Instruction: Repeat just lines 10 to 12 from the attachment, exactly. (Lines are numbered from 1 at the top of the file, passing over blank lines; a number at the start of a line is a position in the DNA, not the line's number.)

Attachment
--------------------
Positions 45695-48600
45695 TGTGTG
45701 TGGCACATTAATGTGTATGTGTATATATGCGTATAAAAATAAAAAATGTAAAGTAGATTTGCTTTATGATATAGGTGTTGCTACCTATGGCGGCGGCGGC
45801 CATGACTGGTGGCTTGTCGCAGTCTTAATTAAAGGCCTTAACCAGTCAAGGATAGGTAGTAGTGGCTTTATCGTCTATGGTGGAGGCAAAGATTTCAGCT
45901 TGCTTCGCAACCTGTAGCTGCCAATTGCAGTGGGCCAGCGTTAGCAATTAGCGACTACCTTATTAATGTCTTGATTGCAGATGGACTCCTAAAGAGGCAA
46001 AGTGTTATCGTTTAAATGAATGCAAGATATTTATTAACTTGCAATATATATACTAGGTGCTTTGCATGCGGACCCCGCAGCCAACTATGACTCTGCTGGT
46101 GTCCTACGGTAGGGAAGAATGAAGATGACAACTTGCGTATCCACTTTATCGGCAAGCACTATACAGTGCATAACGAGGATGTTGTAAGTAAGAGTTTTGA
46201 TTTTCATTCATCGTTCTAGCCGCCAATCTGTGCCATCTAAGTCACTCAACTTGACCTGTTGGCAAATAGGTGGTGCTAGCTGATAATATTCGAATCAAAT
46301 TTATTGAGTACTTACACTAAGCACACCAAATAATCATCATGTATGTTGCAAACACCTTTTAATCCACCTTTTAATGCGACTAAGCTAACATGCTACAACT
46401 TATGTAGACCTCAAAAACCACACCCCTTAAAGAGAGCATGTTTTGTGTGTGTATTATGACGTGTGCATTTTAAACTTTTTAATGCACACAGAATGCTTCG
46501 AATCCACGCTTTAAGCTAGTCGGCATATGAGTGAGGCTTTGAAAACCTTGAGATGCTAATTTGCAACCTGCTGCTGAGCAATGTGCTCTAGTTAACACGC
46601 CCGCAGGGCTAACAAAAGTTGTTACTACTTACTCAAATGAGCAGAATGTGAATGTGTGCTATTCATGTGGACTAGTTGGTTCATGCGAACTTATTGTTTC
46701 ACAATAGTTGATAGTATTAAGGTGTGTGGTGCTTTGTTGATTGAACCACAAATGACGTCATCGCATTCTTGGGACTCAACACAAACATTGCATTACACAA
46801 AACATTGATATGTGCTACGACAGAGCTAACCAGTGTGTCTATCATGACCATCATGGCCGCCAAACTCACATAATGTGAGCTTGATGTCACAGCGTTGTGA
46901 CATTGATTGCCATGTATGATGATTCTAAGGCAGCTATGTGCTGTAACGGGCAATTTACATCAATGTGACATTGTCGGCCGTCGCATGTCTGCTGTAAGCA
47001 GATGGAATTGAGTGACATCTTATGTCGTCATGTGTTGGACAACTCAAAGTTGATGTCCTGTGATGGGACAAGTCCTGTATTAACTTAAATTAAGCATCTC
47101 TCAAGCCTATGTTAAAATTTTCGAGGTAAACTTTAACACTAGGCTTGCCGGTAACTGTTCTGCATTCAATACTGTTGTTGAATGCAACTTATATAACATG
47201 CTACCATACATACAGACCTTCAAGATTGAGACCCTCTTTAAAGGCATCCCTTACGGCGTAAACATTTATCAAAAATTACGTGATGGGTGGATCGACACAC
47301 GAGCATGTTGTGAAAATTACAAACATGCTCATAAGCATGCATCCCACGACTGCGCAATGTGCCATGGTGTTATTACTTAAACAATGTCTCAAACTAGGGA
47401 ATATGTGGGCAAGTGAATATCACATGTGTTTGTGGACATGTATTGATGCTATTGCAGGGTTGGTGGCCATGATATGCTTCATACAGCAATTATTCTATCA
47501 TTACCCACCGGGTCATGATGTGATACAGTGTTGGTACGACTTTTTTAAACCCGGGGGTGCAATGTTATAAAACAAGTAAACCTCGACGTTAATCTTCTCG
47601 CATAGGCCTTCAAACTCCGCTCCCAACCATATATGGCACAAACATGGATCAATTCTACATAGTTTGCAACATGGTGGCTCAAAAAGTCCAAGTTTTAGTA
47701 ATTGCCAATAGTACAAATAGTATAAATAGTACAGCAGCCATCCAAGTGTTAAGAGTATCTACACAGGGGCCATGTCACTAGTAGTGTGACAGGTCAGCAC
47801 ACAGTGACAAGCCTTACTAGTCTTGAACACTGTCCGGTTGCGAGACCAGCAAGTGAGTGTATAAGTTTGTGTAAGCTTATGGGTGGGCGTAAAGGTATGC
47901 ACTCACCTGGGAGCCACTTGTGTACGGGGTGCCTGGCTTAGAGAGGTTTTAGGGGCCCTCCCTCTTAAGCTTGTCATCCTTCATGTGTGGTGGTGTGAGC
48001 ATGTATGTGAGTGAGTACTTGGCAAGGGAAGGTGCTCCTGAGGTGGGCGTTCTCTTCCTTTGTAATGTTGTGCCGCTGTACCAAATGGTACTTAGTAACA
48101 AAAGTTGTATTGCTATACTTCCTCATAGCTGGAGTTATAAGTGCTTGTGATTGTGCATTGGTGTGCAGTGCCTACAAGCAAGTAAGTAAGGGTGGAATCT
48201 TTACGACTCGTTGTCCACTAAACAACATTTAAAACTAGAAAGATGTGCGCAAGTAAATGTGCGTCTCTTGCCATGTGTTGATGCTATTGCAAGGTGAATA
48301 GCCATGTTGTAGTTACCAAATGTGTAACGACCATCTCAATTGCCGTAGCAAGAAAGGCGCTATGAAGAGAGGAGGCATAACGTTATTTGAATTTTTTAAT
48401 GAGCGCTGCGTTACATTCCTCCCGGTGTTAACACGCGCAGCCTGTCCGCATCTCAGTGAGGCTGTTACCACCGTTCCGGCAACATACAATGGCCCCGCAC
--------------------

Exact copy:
46401 TATGTAGACCTCAAAAACCACACCCCTTAAAGAGAGCATGTTTTGTGTGTGTATTATGACGTGTGCATTTTAAACTTTTTAATGCACACAGAATGCTTCG
46501 AATCCACGCTTTAAGCTAGTCGGCATATGAGTGAGGCTTTGAAAACCTTGAGATGCTAATTTGCAACCTGCTGCTGAGCAATGTGCTCTAGTTAACACGC
46601 CCGCAGGGCTAACAAAAGTTGTTACTACTTACTCAAATGAGCAGAATGTGAATGTGTGCTATTCATGTGGACTAGTTGGTTCATGCGAACTTATTGTTTC